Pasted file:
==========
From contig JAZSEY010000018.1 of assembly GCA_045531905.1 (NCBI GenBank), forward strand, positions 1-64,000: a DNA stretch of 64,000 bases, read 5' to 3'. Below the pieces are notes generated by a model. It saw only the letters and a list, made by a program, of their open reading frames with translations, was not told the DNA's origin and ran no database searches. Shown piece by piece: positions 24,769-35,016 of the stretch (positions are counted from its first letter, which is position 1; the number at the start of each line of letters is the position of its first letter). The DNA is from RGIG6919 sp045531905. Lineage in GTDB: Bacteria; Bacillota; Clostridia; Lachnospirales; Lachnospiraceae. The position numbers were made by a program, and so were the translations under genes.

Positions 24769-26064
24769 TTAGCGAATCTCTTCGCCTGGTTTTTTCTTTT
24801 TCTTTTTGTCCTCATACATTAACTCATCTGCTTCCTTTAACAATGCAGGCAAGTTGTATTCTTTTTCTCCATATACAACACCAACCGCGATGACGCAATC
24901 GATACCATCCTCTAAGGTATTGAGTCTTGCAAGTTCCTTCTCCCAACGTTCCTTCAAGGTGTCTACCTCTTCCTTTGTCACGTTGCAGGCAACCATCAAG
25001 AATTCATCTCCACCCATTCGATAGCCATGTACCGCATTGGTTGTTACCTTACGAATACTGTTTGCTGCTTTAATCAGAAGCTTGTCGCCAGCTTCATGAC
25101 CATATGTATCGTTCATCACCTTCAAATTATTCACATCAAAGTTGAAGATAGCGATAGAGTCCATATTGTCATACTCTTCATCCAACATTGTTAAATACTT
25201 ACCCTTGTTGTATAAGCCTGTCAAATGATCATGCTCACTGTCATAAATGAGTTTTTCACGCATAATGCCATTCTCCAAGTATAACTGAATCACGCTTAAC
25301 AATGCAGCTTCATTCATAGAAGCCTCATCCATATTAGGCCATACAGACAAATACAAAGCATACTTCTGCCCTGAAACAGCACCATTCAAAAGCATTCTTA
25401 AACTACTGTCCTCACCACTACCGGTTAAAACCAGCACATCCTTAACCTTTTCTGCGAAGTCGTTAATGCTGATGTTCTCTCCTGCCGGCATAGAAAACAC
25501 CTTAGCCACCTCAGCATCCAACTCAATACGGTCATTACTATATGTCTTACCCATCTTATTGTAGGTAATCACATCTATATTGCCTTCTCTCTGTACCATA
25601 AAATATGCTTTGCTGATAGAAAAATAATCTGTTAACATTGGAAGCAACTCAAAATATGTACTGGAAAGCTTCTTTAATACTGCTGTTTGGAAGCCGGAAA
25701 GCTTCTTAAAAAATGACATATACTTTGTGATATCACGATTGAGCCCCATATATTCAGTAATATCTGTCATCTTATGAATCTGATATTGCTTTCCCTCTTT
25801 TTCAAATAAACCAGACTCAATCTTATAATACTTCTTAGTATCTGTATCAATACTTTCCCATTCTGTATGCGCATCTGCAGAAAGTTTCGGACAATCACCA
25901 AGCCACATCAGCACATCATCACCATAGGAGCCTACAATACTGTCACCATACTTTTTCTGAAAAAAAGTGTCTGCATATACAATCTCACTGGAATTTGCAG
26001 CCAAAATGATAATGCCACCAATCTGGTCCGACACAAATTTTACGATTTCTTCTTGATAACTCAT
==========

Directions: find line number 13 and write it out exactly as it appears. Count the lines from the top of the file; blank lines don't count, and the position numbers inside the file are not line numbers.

25701 GCTTCTTAAAAAATGACATATACTTTGTGATATCACGATTGAGCCCCATATATTCAGTAATATCTGTCATCTTATGAATCTGATATTGCTTTCCCTCTTT